The majority of the enhanced entries were written by the core research team: Dr. Tom Rice, Dr. Richard Osborne and Dr. Francis Gooding. Entries for many of the fiction titles were written by scholars and academics who were specially invited to contribute their expertise to the project, and the project directors and archivists also authored enhanced entries. All authors are credited at the foot of the ‘Analysis’ section on all enhanced entries. Biographies of project team members and a full list of contributors can be found on the ‘Project Team’ page.

Is this research peer reviewed?
All the research on this site has been through a stringent peer review and editorial process.

How do I cite this website?
We suggest the following format for the academic citation of the enhanced entry texta on this website: author, film title, project name, date [2010], webpage address, date of access (e.g. Tom Rice, 'Zanzibar and the Clove Industry', Colonial Film: Moving Images of the British Empire, 2010, [URL of film entry], accessed on [insert specific date]). Though the enhanced entries are mostly dated by the time of completion, the publication date for all the written content on this website is 2010.

Where can I view these films?
Over 150 of the catalogue films are available on this website. Films that are available on the website can be identified in search results by the presence of a thumbnail image and a ‘camera’ icon present next to the film’s title. If you would like to see a film which is not available here, please make enquiries to arrange a viewing with the institution that holds the film in question. The institution that is the holder of the film can be seen immediately below the film title.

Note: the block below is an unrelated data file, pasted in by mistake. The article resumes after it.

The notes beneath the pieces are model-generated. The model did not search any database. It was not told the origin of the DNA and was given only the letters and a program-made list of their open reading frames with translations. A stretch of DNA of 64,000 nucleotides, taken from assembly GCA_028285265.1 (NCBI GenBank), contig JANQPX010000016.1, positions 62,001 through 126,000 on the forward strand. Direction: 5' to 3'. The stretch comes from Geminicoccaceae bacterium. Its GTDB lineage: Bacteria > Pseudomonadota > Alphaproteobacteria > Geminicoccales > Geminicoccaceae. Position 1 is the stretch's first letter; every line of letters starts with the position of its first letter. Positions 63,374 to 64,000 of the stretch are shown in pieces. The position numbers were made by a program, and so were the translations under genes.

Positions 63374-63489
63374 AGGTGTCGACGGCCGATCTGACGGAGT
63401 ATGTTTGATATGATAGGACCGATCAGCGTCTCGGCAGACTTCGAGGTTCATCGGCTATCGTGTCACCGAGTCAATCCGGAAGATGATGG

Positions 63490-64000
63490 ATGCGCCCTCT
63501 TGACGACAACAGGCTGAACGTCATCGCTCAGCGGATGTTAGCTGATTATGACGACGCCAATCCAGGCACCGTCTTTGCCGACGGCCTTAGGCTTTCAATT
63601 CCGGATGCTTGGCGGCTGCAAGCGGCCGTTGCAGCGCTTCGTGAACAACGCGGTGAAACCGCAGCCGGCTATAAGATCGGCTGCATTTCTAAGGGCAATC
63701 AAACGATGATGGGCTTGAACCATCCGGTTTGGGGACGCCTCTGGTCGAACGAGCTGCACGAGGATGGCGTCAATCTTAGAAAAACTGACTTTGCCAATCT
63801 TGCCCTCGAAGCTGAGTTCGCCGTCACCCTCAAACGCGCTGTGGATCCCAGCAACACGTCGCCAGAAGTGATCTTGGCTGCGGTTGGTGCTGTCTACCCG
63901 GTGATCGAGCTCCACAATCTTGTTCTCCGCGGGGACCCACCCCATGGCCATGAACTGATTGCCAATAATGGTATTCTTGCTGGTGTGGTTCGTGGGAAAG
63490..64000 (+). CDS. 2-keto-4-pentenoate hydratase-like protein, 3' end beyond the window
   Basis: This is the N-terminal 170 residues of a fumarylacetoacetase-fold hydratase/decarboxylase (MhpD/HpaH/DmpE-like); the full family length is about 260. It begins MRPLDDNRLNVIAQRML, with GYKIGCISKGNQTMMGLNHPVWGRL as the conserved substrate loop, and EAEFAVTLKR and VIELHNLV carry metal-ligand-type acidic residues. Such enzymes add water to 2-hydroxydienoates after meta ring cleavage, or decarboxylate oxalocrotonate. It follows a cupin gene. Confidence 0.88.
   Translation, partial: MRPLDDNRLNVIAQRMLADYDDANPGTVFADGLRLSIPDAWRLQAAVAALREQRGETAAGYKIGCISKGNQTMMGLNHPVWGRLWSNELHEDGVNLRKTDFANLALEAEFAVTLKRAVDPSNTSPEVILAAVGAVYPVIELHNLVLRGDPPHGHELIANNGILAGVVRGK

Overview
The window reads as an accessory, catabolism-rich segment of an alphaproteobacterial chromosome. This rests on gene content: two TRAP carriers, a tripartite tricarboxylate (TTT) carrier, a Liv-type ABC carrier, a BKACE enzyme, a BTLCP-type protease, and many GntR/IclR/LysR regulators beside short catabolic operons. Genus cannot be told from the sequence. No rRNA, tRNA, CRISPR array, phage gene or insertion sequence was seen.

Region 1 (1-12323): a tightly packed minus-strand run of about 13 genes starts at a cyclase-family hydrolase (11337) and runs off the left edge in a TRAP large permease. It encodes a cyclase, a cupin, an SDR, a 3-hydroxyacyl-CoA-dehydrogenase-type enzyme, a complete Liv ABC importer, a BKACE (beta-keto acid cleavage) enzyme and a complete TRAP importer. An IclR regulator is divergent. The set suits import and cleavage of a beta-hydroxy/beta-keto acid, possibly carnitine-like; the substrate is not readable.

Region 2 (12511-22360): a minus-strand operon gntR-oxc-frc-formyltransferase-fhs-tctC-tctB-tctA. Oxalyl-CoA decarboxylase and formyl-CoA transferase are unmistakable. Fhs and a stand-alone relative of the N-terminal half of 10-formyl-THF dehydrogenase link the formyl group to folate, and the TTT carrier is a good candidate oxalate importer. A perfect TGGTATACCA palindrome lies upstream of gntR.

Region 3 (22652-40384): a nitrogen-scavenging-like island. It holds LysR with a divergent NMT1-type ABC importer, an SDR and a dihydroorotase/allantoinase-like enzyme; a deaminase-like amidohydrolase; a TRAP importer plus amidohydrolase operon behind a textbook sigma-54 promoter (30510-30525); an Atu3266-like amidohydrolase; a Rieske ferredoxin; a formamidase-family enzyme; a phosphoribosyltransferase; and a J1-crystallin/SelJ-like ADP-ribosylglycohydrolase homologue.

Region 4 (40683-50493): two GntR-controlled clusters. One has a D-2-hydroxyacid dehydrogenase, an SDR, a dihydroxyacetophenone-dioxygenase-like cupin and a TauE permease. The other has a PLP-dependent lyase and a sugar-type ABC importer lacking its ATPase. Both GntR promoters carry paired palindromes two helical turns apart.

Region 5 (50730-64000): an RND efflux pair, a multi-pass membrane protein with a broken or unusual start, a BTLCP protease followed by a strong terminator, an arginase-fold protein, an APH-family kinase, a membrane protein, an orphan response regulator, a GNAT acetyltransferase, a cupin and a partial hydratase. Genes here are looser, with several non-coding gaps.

Can I use this material for commercial purposes?
The film and text content of this website remains the property of the participant institutions. If you wish to use any of this film material for commercial purposes, you must contact the institution that holds the film and agree a license (the archival owner of the film can be seen immediately beneath the film title).

Why are films from the British Empire and Commonwealth Museum catalogued by ‘collection’?
The Colonial Film catalogue represents the holdings and archiving systems of the participant museums. The holdings of British Empire and Commonwealth Museum (BECM) are principally composed of amateur film. The Museum catalogues these films by accession collection (usually titled with the donor or film-maker name e.g. ‘Dalyell Collection’) and then by reel number and content description (e.g. ‘Dalyell Collection (Reel 10): Christmas Party Bahrain 1933-4’). Because some of the collections held by the BECM contain both footage from Imperial countries and footage from other parts of the world, some collections appear incomplete on this site. For instance, the Williams Collection is represented by nine entries on this website: reels 1-7, reel 15 and reel 16. The full Williams Collection at the BECM is composed of 16 reels, but reels 8-14 do not show British Empire countries and are thus excluded from this catalogue.

Why do the running times listed in the technical details sometimes differ from the lengths of the films shown?
There are several reasons why this might be the case. Occasionally the running times may have been approximated from the footage length rather than measured precisely, but more commonly the reason lies in the running speed of the film or technical variations that occur during the digital encoding process. A small number of the films have been edited (for instance, some of the British Empire and Commonwealth Museum titles are edited extracts of amateur footage) or are incomplete; anomalies of this kind are noted in the enhanced entry details.

Can I contact the Colonial Film: Moving Images of Empire project team?
The Colonial Film: Moving Images of Empire project has now finished. If you wish to contact us, please email colonialfilmproject@gmail.com.